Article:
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Sports popularity grows, but lags behind globally

2014-07-03 09:14 chinadaily.com.cn Web Editor: Wang Fan

Despite steady growth over recent years, China's sports industry remains behind equivalent businesses in world sporting powers such as the United States, said an annual report on sports industry development.

Inspired by achievements such as Guangzhou Evergrande's successful AFC Champions League campaign in 2013, public awareness of sports entertainment consumption has grown significantly over the years in China, greatly boosting the sports industry.

For example, sporting goods sales in China reached 79.7 billion yuan ($12.8 billion) in the first three quarters of 2013, a 10.6 percent year-on-year increase, and realized profits of 3.2 billion yuan, a 3.4 percent rise from 2012, according to the report released on Wednesday by the Social Sciences Academic Press and the Beijing Sports College.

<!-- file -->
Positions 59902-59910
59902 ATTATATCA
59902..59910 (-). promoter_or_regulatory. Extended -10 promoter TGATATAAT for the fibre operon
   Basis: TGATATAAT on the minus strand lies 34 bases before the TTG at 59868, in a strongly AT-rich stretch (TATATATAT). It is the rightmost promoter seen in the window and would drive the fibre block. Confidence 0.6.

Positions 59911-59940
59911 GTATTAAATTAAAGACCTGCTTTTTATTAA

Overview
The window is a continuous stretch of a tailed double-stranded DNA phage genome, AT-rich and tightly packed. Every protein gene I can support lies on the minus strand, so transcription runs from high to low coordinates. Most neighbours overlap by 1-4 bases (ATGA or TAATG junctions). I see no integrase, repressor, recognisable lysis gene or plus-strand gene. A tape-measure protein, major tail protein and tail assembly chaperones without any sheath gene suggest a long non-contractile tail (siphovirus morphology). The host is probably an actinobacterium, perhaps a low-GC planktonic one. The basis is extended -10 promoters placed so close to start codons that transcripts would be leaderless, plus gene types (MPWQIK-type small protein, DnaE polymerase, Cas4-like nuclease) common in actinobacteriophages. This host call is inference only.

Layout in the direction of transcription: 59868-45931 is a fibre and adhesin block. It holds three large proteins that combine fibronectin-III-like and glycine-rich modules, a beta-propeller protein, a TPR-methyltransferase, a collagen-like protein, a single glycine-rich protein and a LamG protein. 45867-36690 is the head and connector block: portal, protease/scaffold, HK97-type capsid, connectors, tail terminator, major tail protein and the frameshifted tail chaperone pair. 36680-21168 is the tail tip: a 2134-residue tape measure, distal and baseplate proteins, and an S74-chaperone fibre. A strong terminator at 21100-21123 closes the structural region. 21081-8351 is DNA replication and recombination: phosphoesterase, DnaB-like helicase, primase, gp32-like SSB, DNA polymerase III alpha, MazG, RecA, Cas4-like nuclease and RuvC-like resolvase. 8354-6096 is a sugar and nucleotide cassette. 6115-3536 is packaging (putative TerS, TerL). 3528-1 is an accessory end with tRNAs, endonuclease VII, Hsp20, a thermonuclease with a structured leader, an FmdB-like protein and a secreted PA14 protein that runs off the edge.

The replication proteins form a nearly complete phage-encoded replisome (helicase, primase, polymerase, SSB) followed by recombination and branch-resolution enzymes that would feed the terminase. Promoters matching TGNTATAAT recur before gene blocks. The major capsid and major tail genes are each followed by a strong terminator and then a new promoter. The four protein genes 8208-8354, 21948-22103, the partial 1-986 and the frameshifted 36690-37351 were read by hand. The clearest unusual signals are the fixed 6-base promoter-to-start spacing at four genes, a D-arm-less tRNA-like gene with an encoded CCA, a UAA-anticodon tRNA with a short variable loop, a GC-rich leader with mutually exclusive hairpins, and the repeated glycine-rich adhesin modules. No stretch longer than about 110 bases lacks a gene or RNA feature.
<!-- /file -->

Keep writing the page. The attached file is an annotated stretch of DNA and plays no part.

However, the profit increase of China's sports industry has been slowing since 2010 due to a lack of professionalism in sports administration and marketing, observers said.

"Against the backdrop of the planned economy, the Chinese government has played a dominant role in sports administration and tournament operation, which negatively affected the enthusiasm of private investors and the introduction of a professional approach," said Eric Ho, executive director of Peking University's Research Institute for Sports Science.

China currently has 894 sporting goods manufacturers in operation, employing 267,446 people, but most of the major brands suffered a slump in business in 2013.

Anta, a renowned Chinese sporting goods brand, recorded net profits of 662 million yuan in the first half of 2013, a significant drop of 18.7 percent year-on-year. Another major brand Li-Ning also suffered a huge loss of 184 million during the same period, and closed 410 retail outlets across China.

Ho said the slump should be attributed to the underdevelopment of China's sports entertainment business, which contributes a lot in ticket sales, merchandizing and media rights sales in professional sport powerhouses such as the United States.

The sport governing body should streamline administration and delegate powers to lower levels, allowing the market to operate sports events and adjust the sports industry using professional models, Ho said.

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